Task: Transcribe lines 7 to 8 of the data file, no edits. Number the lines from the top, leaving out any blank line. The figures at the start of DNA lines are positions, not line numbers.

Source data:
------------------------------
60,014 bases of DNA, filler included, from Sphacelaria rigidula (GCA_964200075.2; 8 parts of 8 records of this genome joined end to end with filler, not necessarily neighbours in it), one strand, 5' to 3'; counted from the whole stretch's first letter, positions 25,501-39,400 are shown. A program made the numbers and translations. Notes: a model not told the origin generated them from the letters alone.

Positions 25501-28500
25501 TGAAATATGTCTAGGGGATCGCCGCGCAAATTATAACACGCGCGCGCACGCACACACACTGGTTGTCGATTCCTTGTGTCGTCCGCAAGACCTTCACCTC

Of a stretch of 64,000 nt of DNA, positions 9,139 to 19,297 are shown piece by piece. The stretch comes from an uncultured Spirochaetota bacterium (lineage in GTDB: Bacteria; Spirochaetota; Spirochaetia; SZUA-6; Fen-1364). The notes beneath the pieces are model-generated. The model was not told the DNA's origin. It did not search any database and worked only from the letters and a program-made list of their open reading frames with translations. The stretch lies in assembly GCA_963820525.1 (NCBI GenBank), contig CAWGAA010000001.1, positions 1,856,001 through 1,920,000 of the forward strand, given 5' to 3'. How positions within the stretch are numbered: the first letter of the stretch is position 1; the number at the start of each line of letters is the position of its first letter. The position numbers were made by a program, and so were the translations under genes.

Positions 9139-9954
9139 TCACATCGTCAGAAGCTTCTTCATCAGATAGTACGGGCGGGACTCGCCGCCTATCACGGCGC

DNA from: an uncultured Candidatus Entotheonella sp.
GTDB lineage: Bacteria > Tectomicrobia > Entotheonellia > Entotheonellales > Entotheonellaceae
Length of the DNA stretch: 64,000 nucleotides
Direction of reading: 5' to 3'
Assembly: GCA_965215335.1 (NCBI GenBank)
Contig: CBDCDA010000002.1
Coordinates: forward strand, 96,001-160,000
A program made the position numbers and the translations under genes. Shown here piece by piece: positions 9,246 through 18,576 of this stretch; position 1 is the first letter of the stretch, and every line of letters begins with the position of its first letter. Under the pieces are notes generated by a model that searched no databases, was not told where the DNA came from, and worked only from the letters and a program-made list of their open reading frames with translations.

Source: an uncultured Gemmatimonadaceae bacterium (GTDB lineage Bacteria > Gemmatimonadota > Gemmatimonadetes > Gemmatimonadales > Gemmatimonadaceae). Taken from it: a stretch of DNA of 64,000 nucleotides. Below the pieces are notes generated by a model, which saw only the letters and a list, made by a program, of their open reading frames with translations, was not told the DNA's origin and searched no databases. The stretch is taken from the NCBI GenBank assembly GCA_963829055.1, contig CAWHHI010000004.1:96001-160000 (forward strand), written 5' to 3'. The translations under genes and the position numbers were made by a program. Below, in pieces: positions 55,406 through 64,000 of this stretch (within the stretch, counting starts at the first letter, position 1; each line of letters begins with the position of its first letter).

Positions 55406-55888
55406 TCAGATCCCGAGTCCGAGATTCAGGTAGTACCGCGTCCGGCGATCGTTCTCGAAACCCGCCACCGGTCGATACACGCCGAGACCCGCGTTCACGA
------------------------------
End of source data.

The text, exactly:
DNA from: an uncultured Candidatus Entotheonella sp.
GTDB lineage: Bacteria > Tectomicrobia > Entotheonellia > Entotheonellales > Entotheonellaceae